PUZZLING OVER DOJ CIRCULARS
Joaquin G. Bernas, S.J.
In the controversy over the right of former President Arroyo to seek medical assistance abroad, DOJ Circular 41 has played a very central role. After some effort to understand it, I would conclude that Circular 41 is humorous were it not for the fact that it plays around with an important constitutional right.
DOJ Circular 41 begins with a “Whereas clause” saying that Supreme Court circulars “clearly state that ‘Hold Departure Order shall be issued only in criminal cases within the exclusive jurisdiction of the Regional Trial Courts.’” But the “Whereas clause” immediately adds that the Supreme Court circulars are “silent with respect to cases falling within the jurisdiction of courts below the RTC as well as those pending determination by government prosecution offices.”
In the face of this silence of the Supreme Court, the DOJ, (but some time before the current Secretary), decided to make up for the Court’s silence. The DOJ did so by an act of supreme creativity authorizing itself.
The first question, therefore, is whether the DOJ has the authority to fill out what it considers lacunae or deficiencies in Supreme Court circulars. The answer should be obvious.
Needless to say, jurisprudence has repeatedly said that the Supreme has authority to restrict the movement of those under custody of the law. One is under custody of the law when one has been arrested or has submitted to the authority of court. This is far from the situation of GMA. The DOJ is still trying to figure out whether or how to charge her in court.
We must therefore ask whence the DOJ got the power to restrict travel. The Constitution says that the right may be curtailed “in the interest of national security, public safety or public health, as may be provided by law.” A DOJ Circular is not law. Is there a law authorizing the DOJ?
Circular 41 answers that question by asserting, (and I quote), that “apart from the courts, the Secretary of Justice as head of the principal law agency of the government mandated to, inter alia, investigate the commission of crimes, prosecute offenders, and provide immigration regulatory services, is in the best position to institute measures to prevent any miscarriage of justice, without, however, sacrificing the individual's right to travel.” On this basis, Circular 41 concludes that therefore the DOJ has authority to issue restrictions on travel. Circular 41 does not consider this as sacrificing an individual’s right to travel,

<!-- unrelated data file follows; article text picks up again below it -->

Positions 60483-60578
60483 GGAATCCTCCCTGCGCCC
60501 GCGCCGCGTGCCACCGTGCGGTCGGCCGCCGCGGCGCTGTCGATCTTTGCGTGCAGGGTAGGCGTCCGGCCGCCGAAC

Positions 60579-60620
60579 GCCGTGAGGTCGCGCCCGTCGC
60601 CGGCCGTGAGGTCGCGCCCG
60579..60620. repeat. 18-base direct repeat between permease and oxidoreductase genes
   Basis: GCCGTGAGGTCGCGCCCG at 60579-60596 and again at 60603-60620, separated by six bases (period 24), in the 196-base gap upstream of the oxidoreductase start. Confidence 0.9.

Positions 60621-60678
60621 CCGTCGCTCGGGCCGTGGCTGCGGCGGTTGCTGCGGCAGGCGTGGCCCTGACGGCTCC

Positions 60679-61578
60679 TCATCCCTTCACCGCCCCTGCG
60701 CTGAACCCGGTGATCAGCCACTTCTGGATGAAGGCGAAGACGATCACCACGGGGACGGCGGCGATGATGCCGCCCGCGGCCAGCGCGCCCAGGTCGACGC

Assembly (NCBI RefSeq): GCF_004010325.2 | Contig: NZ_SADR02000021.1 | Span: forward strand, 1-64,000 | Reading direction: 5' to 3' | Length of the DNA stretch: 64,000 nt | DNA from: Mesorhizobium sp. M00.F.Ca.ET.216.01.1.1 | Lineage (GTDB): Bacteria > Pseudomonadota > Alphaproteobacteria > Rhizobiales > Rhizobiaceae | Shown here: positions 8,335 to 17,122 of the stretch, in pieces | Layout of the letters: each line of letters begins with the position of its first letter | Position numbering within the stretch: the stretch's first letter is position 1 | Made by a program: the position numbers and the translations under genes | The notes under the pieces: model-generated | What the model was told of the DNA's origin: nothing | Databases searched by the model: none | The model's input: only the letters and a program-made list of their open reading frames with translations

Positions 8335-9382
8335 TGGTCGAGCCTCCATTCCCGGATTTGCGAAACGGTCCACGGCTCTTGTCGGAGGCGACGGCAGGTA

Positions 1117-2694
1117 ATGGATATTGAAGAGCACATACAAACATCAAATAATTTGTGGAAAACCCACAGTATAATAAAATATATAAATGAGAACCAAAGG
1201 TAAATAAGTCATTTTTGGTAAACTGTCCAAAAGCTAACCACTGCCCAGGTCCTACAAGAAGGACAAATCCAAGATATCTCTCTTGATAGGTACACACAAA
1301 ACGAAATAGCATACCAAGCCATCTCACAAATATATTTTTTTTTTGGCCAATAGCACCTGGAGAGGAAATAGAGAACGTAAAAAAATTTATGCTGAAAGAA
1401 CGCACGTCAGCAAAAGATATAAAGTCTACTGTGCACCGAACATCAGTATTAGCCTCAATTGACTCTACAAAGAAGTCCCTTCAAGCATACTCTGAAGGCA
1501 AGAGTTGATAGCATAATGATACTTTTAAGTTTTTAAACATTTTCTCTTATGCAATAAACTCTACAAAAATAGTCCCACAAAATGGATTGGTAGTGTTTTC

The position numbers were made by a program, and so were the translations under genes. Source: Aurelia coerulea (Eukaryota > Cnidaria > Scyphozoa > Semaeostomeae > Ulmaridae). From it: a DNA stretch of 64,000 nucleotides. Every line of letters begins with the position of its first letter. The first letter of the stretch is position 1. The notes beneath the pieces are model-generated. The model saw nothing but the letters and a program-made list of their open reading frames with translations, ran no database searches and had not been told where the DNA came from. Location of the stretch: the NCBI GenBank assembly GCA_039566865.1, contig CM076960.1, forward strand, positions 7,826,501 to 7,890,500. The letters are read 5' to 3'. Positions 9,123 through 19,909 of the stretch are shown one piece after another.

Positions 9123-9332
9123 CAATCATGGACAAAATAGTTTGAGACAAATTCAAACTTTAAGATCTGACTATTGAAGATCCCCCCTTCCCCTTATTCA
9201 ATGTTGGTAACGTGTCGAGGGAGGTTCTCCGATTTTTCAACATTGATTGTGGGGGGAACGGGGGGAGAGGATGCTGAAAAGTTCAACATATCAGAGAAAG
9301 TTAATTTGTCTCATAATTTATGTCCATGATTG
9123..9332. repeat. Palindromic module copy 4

In fact, however, this attempt to justify DOJ authority was not invented by Circular 41. It was copied from DOJ Circular 18. DOJ Circular 18 for its part cited Section 3,  & , Chapter I, Title III, Book IV, E.O. 292 as source of its authority. EO 292 is the Administrative Code promulgated when Cory Aquino still had legislative power. We must therefore look at these cited provisions of the Administrative Code. What do they say?
The cited Section 3 enumerates the powers and functions of the Secretary. Paragraph 6 of the Section authorizes the DOJ to “Provide immigration and naturalization regulatory services and implement the laws governing citizenship and the admission and stay of aliens.” Thus the DOJ has jurisdiction over the Immigration Bureau. But this is hardly applicable to the situation of GMA. She is not an alien immigrant but a native citizen of Pampanga.
Paragraphs 1 and 2 also authorize the DOJ to “(1) Act as principal law agency of the government and as legal counsel and representative thereof, whenever so required; and (2) Investigate the commission of crimes, prosecute offenders and administer the probation and correction system.” The two paragraphs are a general grant of prosecutorial and investigatory powers. In other words, Circulars 18 and 41 are saying that, since the Secretary of Justice has prosecutorial authority, she can, in the exercise of that authority, limit the right of people to travel. Following this logic, this means that the Secretary of Justice can dispense with the limitations of the Bill of Rights in the name of administration of justice. The current Secretary heartily agrees; but that seems to me a very dangerous kangaroo leap.
What we see therefore is that, in the handling of the GMA case, there clearly has been no attempt whatsoever to link the restriction to “national security, pubic safety, or public health” as required by the Constitution. True, a health officer was brought into the picture, but more as exorcist and not about public health. It was all about the private health of GMA.
What is obvious is that there has been a deliberate effort to hide the constitutional issue in a smorgasbord of words. And to think that the President is even willing to throw in the people’s money for importing medical specialists just to keep GMA home!
We eagerly await how the Supreme Court will deal with this conundrum. I hope that action on the matter, whether a final decision or a TRO, will come from the entire tribunal and not only from one justice. Already some sectors are nervous about the fact that the case has fallen initially into the hands of a known friend and ally of the President.
14 November 2011